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Re: [vox-jobs] intent in a resume
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Re: [vox-jobs] intent in a resume

On Tuesday 15 July 2003 09:39 am, Peter Jay Salzman wrote:
> hi all,
> i'm starting to realize that i may have a big problem.  my tenure at
> lugod has made me damned handy installing, configuring and
> administrating linux.  and it's something i REALLY enjoy doing.  alot.
> i also love to program.  i can easily sit in front of a computer and
> hack out C code for a 10 hour stretch and not feel like a second has
> past.  and it's something i'm good at.  i think my strength here is the
> broad knowledge of various libraries that i've learned over the years.
> much more than the _typical_ CS student graduating from college.
> i have experience in both fields, and can't decide which one i'd rather
> do.
> when looking at some people's resumes, i found myself envious, because
> their resumes clearly state their intent.  they program.  nice and
> simple.  there's no question about it.
> do people think it's better to have a narrow and focused resume?  or is
> the scattergun approach good too (just laying everything out on the
> resume)?   and if the scattergun approach is viable, what do i do about
> my objective?   would stating that i'm looking for admin as well as
> programming jobs sound too diversified?   what would the right approach
> be?  my true feeling is that i just want a job.  don't care if it's
> programing or admining.  i'm happy with both.

I have a general resume.  You can view the html version at 

This approach is working as well as a friend of mine who has a more specific 
resume.  However, Ive had enough feedback from various people, that I'm gonna 
go with a directed resume that lists both skills and accomplishments.  I'll 
have one for each job I feel I am qualified for and have done(programmer and 
system admin.)  I sympathize with you, I have been out of work for 14 months 
now, and I really want a job.  I have for that entire 14 months.  I figure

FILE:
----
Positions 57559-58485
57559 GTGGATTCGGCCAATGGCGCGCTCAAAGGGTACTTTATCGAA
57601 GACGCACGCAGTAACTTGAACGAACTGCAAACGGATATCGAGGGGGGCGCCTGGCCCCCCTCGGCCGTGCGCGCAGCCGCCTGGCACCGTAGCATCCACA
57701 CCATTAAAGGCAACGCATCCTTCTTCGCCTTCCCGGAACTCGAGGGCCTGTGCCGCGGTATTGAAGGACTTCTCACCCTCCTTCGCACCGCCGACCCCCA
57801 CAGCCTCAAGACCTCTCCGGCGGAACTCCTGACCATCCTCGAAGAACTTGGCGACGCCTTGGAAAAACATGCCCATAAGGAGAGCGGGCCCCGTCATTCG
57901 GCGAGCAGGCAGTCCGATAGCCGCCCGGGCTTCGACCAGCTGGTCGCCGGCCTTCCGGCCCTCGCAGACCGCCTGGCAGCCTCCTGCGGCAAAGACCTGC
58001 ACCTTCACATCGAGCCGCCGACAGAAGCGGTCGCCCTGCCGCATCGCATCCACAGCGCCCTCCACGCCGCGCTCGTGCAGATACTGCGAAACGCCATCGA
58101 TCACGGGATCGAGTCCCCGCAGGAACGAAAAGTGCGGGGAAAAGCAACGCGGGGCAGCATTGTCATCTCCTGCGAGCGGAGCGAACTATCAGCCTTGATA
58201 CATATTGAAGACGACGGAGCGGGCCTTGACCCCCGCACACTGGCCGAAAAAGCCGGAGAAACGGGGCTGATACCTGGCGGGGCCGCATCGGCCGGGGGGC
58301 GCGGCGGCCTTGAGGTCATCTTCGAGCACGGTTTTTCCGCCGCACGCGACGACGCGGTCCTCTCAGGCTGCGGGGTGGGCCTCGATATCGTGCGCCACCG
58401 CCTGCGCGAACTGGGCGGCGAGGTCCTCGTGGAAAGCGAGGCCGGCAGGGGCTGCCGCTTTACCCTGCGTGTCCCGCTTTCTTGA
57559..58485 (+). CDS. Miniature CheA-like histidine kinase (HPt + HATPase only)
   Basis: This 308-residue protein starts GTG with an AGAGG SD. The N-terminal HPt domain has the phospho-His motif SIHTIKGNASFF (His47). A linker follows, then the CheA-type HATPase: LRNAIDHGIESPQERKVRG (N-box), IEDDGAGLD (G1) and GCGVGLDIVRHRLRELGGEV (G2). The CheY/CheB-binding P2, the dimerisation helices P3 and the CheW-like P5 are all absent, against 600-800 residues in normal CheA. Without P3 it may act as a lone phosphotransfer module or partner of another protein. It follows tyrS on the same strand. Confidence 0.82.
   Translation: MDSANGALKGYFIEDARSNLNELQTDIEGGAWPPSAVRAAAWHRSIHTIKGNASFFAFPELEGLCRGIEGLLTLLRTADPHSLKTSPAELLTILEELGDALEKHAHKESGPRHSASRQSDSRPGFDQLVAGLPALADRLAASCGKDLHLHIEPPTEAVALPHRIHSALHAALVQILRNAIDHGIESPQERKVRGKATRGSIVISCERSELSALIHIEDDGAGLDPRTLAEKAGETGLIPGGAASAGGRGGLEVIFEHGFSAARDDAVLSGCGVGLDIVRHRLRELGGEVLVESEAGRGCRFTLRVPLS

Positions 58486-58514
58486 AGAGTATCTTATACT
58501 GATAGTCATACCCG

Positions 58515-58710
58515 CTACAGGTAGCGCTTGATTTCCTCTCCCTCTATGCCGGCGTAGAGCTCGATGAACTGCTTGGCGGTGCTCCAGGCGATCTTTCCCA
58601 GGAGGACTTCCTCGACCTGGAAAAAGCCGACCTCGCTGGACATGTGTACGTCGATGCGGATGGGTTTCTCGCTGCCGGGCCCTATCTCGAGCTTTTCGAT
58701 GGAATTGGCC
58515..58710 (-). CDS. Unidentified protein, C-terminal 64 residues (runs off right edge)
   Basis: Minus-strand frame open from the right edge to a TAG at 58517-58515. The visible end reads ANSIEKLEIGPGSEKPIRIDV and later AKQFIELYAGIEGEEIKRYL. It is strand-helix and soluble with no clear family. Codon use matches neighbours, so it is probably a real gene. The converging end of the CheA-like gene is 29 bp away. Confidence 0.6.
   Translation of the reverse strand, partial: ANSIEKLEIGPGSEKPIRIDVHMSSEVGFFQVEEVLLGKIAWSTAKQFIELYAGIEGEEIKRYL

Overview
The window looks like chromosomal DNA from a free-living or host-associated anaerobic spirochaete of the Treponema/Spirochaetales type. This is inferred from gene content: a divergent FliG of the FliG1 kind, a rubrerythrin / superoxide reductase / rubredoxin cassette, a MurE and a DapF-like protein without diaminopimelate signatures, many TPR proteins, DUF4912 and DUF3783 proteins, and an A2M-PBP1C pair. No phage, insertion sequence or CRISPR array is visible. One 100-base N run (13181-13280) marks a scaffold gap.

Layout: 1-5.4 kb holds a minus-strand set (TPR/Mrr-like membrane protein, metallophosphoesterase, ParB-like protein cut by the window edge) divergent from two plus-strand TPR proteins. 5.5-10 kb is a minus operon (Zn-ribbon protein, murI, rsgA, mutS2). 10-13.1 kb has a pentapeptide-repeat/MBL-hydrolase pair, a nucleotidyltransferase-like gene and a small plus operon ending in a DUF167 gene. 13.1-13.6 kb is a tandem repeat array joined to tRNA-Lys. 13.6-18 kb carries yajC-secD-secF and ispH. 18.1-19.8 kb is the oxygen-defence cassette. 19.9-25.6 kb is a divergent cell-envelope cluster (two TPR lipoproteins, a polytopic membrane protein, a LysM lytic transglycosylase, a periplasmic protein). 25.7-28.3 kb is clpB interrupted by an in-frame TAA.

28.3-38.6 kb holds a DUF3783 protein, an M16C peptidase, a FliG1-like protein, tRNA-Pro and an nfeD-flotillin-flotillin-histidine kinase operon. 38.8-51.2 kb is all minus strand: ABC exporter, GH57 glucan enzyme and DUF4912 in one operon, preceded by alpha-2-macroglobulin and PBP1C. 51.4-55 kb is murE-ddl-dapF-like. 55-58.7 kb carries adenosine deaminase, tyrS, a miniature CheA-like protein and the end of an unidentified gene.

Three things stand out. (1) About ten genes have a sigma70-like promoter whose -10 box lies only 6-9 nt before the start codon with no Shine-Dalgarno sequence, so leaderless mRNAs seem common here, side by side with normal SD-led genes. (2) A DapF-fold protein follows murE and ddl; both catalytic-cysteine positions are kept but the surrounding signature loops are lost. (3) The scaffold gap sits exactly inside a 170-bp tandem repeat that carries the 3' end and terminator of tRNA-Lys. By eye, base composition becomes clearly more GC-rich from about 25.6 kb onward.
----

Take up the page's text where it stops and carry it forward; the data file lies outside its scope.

that on average I send out four resumes a week, so that ends up being 260 
resumes sent out.  I figure that Ive sent out for most jobs that I am even 
borderline qualified.  Of that number I have gotten probably a dozen phone 
calls back, and around 7 interviews.  Of that seven, I have gotten one offer, 
which was later recinded after I accepted(the company in question laid off 
around 15% of its workforce a day after they recinded.)    

> i just got terrible news.  i've sent out 8 resumes about 2 weeks ago.
> got 1 call back for a "quant" position.  made it through an interview,
> then a proficiency test in C/C++, then a 2nd interview.  it was a very
> high paying job and things looked very hopeful.  yesterday i was told
> that they don't have a position for my skill set.
> does anybody know what "we don't have a position for your skill set"
> mean in plain english?  is that a code phrase for "you suck" or
> something?

It means either they found someone they liked better(possibly better 
qualified, or possibly willing to take a lower amount of money) or its 
possible the company was just testing the market.  I've seen this happen, get 
through the interview process with a bunch of hope only to be told that the 
position the company had was never really there, they just did the 
interviewing in the hopes it would be approved by TPTB, and it was not.  Its 
always a good idea to ask for specifics as to why you were not selected.  
They do not have to answer, and sometimes the answer is BS, but sometimes 
they do give good feedback.  You also have little to lose by asking(They're 
not employing you now are they?  Even if they may in the future, its a good 
idea to get their preferences, right?) 

> so now i'm trying to hone my resume a bit more.

Resume honing is a good idea, reading up on interviews is another good idea, 
getting out to meet people in your specific field(and more importantly people 
in companies you want to work for) is also a good idea.  

> this is utterly disheartening.  i'm beginning to understand why everyone
> seems cynical about job hunting now...   :(

Well, the job market is terrible.  

NY city(which is close to NJ, no idea if its close to where you will be) has 
been pretty active when Ive looked nationally(2-3 times a month.)  However, 
if you want a job, its extremely likely that you'll have to settle.  I would 
suggest looking at all programming positions that are within any methodology 
you're familiar with.  It will definitely increase your possibilities.  In 
other words, look for programming jobs in all Unixes, not just Linux, and 
probably add windows programming jobs in there.  You may not enjoy windows, 
but hey, work is work.  


Mike Wenk
Vox-jobs mailing list

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